The order also finds that Cantor had related supervisory failures by not having an adequate system of internal controls and procedures to ensure that daily segregation calculations were reviewed and deficiencies noted, appropriately escalated, and addressed. Cantor also lacked sufficient procedures and training concerning the regulatory requirements relating to segregation of customer funds and failed to have adequate procedures and controls relating to the transfer of funds to and from customer segregated funds accounts.
Tuesday, November 20, 2012
According to the Wall St. Journal, Mary John Miller, Treasury's undersecretary for domestic finance, is a top contender to replace Mary Schapiro as Chairman of the SEC. Last year she was responsible for managing the government's debt and its relations with capital market officials. Before joining Treasury, she worked for T. Rowe Price Group.
The New York AG filed a Martin Act complaint against Credit Suisse Securities (USA) LLC and its affiliates for making fraudulent misrepresentations and omissions to promote the sale of residential mortgage-backed securities (RMBS) to investors.
According to the complaint, Credit Suisse deceived investors as to the care with which they evaluated the quality of mortgage loans packaged into residential mortgage-backed securities prior to 2008. RMBS sponsored and underwritten by Credit Suisse in 2006 and 2007 have suffered losses of approximately $11.2 billion. Credit Suisse led its investors to believe that the quality of the loans in its mortgage-backed securities had been carefully evaluated and would be continuously monitored. In fact, it failed to adequately evaluate the loans, ignored defects that its limited review did uncover, and kept its investors in the dark about the inadequacy of its review procedures and defects in the loans. The loans in Credit Suisse’s mortgage-backed securities included many that had been made to borrowers who were unable to repay the loans, were very likely to default, and ultimately did default in large numbers.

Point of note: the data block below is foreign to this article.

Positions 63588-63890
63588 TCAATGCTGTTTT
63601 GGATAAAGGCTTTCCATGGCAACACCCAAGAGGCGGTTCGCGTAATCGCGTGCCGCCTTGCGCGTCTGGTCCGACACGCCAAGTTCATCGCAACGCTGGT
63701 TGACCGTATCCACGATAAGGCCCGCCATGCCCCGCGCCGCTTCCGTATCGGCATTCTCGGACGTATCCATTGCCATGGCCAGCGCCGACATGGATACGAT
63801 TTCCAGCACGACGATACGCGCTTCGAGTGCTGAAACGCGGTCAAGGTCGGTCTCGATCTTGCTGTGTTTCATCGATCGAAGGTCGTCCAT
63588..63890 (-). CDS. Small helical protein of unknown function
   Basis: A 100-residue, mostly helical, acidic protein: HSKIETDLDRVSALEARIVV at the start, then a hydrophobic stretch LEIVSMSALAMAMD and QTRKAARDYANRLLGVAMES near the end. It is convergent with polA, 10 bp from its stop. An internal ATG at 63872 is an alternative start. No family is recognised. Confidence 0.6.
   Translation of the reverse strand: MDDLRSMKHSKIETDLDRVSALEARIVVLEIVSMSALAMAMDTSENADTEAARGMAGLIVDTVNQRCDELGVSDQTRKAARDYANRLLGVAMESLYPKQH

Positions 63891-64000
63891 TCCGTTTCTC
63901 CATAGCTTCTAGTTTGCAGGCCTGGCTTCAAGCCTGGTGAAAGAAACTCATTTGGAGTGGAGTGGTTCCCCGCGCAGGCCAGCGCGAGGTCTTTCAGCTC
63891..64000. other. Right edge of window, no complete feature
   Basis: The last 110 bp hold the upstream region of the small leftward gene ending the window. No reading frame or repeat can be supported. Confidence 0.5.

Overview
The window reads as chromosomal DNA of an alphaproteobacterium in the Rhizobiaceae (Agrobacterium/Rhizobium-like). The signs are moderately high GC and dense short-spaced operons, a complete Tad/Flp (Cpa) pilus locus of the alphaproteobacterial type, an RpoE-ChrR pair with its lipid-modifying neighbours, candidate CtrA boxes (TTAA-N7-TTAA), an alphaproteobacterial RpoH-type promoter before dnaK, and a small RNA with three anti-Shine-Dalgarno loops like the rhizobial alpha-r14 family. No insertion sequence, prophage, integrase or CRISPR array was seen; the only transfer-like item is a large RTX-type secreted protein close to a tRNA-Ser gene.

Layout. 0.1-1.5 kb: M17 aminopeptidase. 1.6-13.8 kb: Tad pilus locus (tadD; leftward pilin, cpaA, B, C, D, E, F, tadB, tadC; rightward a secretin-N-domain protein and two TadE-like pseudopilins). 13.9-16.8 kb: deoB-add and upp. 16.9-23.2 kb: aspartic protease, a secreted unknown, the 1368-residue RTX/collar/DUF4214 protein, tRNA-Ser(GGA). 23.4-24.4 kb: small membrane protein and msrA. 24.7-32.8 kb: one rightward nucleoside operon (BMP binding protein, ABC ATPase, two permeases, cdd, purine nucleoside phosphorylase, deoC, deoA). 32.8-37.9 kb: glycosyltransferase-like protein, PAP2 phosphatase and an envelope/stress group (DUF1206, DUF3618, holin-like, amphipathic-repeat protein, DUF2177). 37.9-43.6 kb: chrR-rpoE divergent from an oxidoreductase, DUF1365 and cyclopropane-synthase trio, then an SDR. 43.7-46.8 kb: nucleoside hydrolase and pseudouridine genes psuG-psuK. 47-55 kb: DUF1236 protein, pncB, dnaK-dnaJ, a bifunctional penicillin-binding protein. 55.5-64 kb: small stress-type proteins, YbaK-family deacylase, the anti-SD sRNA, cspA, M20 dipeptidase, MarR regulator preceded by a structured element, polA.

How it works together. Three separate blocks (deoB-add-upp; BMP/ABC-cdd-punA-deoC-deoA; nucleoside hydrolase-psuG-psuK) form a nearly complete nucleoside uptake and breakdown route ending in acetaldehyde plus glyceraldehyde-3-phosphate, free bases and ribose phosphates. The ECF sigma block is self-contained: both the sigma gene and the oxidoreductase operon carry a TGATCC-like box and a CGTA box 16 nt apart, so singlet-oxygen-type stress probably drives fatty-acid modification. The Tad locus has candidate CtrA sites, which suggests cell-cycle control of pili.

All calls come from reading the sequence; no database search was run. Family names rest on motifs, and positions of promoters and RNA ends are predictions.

This complaint is the most recent enforcement action by the Residential Mortgage-Backed Securities Working Group, a state-federal task force created by President Obama earlier this year to investigate those responsible for misconduct contributing to the financial crisis through the pooling and sale of residential mortgage-backed securities.
The SEC and the DOJ have filed complaints in parallel actions, charging Mathew Martoma, a former trader at CR Intrinsic, a division of SAC Capital, with insider trading in pharma stocks Elan and Wyeth. According to the government, which says defendant made $276 million in combined profits and avoided losses, he obtained confidential information about a drug trial for an Alzheimer's drug from Sidney Gilman, a neurology professor and leading expert in Alzheimer's, through an expert network firm. Dr. Gilman has entered into a nonprosecution agreement with the U.S. Attorney and has agreed to settle the SEC charges, and is cooperating with both investigations.